Google released a special transparency report this week, showing that the US government sent the search giant 5,950 requests for data about Google users and services between January 1 and June 30, 2011. That’s a 29 percent increase over the previous six months.
The requests, which were made in connection with criminal investigations, covered a total of 11,057 unique accounts. Google says it complied wholly or partially with 93 percent of the requests.
Google is the only company that publicly releases this sort of specific information about its relationship with governments (the report covers other countries as well, not just the US). It’s part of the company’s strategy to spotlight the issue of government access to citizens’ online information. Google is part of the “Due Process Coalition,” along with AOL, AT&T, Microsoft, and Facebook. The group pushes for reform to the Electronic Communications Privacy Act, a 1986 law that allows government investigators to review users’ online information (including e-mail and other stored data) without a warrant.
The report also catalogues requests for Google to take down certain information. In the US, Google says, it received 92 requests for data removal, covering 757 pieces of content, including YouTube videos and content posted in Google Groups. The company says it complied (at least partially) with 63 percent of these requests, but left information alone in cases where it didn’t appear to violate Google’s Terms of Service or local laws.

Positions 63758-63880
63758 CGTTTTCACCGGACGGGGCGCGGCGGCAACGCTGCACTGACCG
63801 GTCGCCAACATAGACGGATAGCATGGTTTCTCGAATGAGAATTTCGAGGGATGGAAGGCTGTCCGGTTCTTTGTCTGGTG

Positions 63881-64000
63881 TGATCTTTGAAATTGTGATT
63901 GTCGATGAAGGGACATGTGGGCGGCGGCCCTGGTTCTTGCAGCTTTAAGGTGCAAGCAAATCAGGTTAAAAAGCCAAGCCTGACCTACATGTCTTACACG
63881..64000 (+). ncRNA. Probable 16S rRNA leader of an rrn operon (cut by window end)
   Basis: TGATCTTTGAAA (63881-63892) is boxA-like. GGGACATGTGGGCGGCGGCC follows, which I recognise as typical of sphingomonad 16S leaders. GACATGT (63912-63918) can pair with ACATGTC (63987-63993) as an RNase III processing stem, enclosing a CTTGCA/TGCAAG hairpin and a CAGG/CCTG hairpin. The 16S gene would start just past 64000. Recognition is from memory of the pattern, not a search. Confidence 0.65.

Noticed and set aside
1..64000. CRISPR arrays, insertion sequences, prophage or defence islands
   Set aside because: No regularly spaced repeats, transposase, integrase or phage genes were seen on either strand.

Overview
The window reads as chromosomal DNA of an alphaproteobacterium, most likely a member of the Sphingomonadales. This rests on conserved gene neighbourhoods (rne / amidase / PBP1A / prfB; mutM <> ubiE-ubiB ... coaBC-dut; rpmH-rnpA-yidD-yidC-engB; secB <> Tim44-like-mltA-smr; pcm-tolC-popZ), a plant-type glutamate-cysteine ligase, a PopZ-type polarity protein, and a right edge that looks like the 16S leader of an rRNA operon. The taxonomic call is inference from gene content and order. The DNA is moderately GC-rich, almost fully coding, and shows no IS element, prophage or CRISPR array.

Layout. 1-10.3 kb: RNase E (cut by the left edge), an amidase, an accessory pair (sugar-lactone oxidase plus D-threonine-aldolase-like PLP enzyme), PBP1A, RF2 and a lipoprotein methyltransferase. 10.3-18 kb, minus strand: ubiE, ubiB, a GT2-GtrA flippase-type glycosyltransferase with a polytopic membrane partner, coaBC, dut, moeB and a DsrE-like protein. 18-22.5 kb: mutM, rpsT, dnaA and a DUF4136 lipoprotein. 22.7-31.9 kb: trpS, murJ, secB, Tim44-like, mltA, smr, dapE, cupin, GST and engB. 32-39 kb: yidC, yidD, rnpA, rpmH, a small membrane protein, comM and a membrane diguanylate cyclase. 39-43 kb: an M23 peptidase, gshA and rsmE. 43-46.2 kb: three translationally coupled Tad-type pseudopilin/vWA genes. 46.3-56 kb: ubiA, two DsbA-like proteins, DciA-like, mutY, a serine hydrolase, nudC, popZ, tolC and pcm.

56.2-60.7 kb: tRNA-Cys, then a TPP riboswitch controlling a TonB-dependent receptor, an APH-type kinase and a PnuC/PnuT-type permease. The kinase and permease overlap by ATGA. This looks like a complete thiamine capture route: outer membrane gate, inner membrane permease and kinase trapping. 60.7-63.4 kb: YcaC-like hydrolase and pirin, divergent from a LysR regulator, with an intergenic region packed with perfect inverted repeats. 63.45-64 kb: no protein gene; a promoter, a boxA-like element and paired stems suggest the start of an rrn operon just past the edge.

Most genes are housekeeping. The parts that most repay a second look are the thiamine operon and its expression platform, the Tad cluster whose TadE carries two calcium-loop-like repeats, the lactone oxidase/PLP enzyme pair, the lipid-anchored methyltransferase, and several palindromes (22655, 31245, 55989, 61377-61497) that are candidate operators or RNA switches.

Google mentioned two specific requests, which asked for the removal of videos that allegedly defamed police officers and showed police brutality. Google says it did not comply with either request.
The report also covers requests received from other governments, although the US has more data requests than any other country. It’s not hard to see this data would be useful to law enforcement. Google doesn’t break down the requests by type, but they’re ostensibly related to investigations into criminal or terrorist activity. It’s worth pointing out, too, that some of the government requests are classified, such as warrants under the Foreign Intelligence Surveillance Act (FISA) and certain requests covered under the Patriot Act.
The transparency report also tracks the times when Google’s services were blacked out in various locations, a tool that Google says “visualizes disruptions in the free flow of information, whether it’s a government blocking information or a cable being cut.” The effects of the Arab Spring movement can be clearly seen in this section, which documents service blackout in Egypt (January 27 through February 1), Libya (starting February 18), and Syria (starting June 2).
Google may be the only company that voluntarily releases this kind of granular information, but reports like this are a valuable index of the ever-shifting relationship between online content providers and governments in the 21st century. Readers, what’s your take? Do you think stronger legislation is needed to protect citizens’ online data, or do national security concerns take precedence? Let us know in the comments.